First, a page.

Spared From the Shredder (for Now): ‘Priceless’ Bank Records of Old New York

The New York Times has published an interesting article by Jim Dwyer concerning the preservation of valuable records from New York City. A a shredding truck was about to shred a rare, powerful trove of the history of working-class New York: the archives of the Bowery Savings Bank, which was founded in 1834 for the benefit of its depositors. These records could be valuable to genealogists, historians, property title search professionals, and probably many others. The papers were among the materials being cleaned out of the basement of a Capital One branch in Brooklyn that is closing next month.

At what seemed to have been the last minute, the records were given a stay of destruction, apparently when archivists and others began appealing to Capital One.

You can read the story at:

My thanks to newsletter reader James Henderson for telling me about this story.


Many decades ago another Brooklyn savings bank, after having completed a conversion to computerized record-keeping, decided to destroy a similar stash of old account ledgers going all the way back to the founding of the bank in the 1800s. My Dad, who worked in the bank at the time, was appalled. He tried to convince the bank executives of the historical value of these old records that went all the way back to the founding of the bank in the 1800s, but they refused to listen and ordered him to get on with the destruction. As Dad was pulling the old books off the shelves for loading onto the truck that would take them to the incinerator, one of them fell open in front of him and his eyes fell on a familiar signature, and he ealized he was looking at the entry recording the opening of his own father’s savings account. Dad quickly ripped the page out of the ledger and brought it home with him that night. It’s still in the possession of the family, today.


Who should I contact to ask that these records be saved and/or if they will digitized? My great-grand-parents were Italian immigrants who lived in Brooklyn in the 1880’s until the 1893. But I suspect that me great-grand father Antonio ‘Tony’ De Luca, a mason/stonecutter, travelled between NY and Italy several times and I suspect he has worked as far as in Tarrytown NY. The ledgers would help me put him on a time line… and prove/disprove my theory. Italian records are so rare; this might be my best shot at finding something. Is there a petition to sign as pass around? —- Sophia PRADAL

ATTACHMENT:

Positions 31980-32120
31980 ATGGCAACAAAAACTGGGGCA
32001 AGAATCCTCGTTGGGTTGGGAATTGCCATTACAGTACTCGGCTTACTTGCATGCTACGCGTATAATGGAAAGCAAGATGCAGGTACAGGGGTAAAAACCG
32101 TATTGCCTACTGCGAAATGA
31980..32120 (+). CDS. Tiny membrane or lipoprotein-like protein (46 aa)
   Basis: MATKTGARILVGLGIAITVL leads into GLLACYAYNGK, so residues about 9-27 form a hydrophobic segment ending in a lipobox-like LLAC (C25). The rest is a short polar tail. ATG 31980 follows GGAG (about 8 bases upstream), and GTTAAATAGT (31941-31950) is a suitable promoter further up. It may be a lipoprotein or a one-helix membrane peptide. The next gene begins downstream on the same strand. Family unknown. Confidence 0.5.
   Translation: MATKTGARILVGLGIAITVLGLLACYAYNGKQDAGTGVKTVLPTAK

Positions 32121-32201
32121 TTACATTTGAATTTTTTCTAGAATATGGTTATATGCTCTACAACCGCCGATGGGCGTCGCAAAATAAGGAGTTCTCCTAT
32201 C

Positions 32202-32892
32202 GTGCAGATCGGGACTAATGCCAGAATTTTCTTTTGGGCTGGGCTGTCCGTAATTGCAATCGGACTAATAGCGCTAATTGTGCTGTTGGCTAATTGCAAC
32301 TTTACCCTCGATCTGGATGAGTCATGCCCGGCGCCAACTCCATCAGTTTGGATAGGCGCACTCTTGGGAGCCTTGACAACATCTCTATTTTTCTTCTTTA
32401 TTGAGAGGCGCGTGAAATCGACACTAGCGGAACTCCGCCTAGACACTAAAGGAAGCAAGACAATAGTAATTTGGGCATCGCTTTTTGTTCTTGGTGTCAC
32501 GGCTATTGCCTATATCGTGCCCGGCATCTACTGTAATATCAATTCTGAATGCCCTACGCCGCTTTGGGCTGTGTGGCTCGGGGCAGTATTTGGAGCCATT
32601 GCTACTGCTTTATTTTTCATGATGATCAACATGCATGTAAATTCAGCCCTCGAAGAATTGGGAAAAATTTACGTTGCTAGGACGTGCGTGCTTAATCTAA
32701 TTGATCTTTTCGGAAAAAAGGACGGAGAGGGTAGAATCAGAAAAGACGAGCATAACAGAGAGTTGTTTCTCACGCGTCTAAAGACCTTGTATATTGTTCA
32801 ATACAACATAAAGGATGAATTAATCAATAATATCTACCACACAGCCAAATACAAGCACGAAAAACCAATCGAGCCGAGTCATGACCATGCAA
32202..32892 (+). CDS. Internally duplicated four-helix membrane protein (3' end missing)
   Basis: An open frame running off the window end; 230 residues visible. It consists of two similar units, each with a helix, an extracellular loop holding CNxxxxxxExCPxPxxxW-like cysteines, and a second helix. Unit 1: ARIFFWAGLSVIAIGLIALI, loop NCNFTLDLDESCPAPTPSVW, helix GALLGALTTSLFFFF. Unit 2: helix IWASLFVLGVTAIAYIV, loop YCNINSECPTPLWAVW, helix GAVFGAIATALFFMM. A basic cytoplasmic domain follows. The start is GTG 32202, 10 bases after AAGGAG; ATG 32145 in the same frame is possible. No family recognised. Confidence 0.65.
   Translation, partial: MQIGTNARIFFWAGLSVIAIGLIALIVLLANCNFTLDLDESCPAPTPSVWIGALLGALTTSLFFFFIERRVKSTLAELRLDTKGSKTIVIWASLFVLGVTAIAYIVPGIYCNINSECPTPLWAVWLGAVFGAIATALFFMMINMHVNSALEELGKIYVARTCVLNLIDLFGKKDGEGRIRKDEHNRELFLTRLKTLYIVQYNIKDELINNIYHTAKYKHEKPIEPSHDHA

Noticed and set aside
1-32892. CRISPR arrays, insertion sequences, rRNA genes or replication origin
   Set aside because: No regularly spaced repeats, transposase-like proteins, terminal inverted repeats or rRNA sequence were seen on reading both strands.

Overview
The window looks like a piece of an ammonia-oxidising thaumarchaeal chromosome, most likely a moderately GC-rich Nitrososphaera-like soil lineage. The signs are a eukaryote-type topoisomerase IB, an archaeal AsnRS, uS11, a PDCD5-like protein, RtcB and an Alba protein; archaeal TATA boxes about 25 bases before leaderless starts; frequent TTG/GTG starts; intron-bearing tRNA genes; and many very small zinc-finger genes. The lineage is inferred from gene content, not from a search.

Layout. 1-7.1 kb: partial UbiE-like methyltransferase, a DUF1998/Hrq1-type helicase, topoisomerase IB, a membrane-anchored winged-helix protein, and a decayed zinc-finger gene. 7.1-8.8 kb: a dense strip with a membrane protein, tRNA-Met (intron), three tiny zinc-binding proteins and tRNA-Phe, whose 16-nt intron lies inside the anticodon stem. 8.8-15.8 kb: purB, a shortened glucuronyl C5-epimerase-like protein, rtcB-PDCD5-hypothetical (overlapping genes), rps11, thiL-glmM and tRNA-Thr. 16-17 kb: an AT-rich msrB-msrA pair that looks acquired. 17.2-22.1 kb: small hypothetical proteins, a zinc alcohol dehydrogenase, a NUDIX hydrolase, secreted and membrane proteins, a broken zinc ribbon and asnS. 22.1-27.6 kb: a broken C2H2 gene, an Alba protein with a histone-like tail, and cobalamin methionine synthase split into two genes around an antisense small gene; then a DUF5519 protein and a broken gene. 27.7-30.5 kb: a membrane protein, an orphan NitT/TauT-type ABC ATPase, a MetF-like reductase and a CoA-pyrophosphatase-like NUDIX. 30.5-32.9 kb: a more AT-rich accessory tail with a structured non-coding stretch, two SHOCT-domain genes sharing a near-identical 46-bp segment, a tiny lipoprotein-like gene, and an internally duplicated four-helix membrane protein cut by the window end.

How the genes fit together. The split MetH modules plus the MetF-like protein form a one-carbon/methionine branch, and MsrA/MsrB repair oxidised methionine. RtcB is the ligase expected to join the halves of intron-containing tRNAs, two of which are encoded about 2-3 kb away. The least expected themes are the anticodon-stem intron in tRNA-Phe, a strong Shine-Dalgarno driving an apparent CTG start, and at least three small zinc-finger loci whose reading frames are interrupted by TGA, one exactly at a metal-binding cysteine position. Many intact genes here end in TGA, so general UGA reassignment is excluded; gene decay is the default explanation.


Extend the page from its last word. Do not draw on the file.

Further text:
The NY Times article indicates a number of institutions have stepped up to provide temporary storage space. It would be wonderful if these documents could eventually become part of the New York Public Library’s Digital Archives as has already happened with the Emigrant Savings Bank’s archives. Perhaps MyHeritage might be interested in helping to digitize them?


Seems to me that Josh Taylor & the NY Genealogical & Biographical Soc. should step up here and give these records a home.


    I don’t think the NYGBS has space for them. They had to downsize their own collection when they sold their long time headquarters building a few years back. A lot of their stuff was taken in by the NYPL at that time.


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